Jake sighed. "Fu, we'll talk about how messed up this is later. How are we doing on time?"

Fu shrugged, standing upright on his hind legs and brushing out his endless wrinkles. "How should I know? I'm a dog, kid."

"Yeah, a talking dog that we agreed would keep an eye on the clock while we studied!"

"Alright, alright, sheesh. I've been looking after your family since before you were born, and when have I ever let you down? Actually, don't answer that." Fu felt around his belly, dug a paw into his cavernous folds, and pulled out a small wristwatch in his claws. "We haven't been here that long, I'm sure we've got plenty of...oh boy."

"Fu?"

The shar pei tugged at his collar and coughed. "Heh, say, uh, what time was it at again? And are we on Daylight Savings, or-?"

"Give me that." Jake snatched the watch away and read the face thrice over before finally letting his stomach plummet.

"So how bad is it exactly? Kid?"

A rush of thoughts and emotions was flooding Jake's mind, and none of it was in the least bit helpful. "Fifteen minutes. We have to make it to Grand Central in fifteen minutes." He closed his eyes and thumped his knuckles against his head trying to concentrate. "Skateboard's too slow, traffic's gonna be jammed, and the sub's never on time. There's no way, unless…"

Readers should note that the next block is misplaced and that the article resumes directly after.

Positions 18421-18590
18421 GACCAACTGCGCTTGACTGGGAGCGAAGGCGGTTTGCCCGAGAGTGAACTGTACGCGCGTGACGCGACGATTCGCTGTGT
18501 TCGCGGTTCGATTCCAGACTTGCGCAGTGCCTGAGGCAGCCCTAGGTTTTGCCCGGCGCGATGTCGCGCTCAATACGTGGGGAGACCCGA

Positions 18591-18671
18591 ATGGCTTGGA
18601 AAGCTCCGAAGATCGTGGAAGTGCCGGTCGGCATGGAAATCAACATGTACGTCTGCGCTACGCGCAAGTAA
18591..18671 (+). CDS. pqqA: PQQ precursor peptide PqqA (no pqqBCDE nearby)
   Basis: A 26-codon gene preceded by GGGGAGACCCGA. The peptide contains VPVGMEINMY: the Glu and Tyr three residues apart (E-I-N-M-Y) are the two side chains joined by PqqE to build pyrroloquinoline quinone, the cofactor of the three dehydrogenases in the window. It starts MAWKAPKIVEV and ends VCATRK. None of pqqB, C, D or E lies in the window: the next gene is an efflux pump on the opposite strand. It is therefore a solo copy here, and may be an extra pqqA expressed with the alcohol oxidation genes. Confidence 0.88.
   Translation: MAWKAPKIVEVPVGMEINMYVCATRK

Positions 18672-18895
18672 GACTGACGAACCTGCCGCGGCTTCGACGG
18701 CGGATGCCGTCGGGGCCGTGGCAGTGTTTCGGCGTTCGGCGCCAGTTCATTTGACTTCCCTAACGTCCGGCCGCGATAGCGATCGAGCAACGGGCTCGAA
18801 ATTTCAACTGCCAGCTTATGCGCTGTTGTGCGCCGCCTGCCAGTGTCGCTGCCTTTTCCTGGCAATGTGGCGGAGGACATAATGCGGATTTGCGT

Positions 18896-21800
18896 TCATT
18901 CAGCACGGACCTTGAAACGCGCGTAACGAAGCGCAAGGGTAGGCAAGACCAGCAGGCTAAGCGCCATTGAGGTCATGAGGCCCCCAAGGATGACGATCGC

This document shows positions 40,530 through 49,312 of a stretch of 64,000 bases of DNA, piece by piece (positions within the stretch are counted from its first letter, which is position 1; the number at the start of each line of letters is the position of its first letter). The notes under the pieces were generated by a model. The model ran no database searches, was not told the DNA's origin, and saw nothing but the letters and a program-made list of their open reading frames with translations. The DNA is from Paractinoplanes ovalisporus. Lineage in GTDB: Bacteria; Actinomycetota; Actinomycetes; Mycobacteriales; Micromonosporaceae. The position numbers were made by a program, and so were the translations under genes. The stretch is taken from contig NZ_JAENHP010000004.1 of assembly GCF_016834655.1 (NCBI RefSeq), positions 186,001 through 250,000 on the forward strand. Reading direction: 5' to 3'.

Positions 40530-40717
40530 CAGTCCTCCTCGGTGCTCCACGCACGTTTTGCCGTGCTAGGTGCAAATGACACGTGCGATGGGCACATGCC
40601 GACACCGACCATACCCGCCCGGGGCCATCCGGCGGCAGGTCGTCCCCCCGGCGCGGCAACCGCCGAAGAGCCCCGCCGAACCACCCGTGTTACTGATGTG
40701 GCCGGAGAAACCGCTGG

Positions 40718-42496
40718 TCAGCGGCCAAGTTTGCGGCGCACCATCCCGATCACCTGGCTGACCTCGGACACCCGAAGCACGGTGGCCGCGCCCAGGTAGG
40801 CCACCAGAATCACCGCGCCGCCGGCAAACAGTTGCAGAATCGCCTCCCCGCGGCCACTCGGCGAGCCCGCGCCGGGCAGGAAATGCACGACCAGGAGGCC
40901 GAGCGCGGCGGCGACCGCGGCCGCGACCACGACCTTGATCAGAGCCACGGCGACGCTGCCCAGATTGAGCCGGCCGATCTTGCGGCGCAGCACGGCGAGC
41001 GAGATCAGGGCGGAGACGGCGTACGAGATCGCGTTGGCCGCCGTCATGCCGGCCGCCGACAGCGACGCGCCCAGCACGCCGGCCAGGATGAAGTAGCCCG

"Unless what? You don't mean…" Fu backed away from him and folded his arms. "No way, nuh-uh, not in broad daylight! And you know how I hate being - hugh!"

Jake hefted the shar pei up and slung him over his shoulder. "Well suck it up, we're out of time. Sorry Spud, promise I'll come back and get this place cleaned up after I'm done!"

"Who cares?" Spud leaned out and gave him a parting fist bump. "You go kick some serious butt, bud!"

Trixie jumped around the furniture and wrapped them both in a brief hug. "Knock 'em dead, you hear?"

"Thanks guys." Jake broke away and hurried to throw open the front door and charge outside. "I'll be back before you know it! Holla!"

"Just a - heads up - kid," Fu bounced on Jake's shoulder to the rhythm of his gait. "I'm not - really sure - what I ate - or if it - was even - really food."

"Puke on the jacket, Fu, and I'll drop you." After passing only a few relatively quiet streets, Jake had reached the East River waterfront at the edge of Brooklyn. The rest of New York awaited them just beyond the stretch of water, and Jake already knew how they'd get there. "Check it: we'll go under the Manhattan Bridge, cut through the subway tunnels, and bam, Grand Central baby."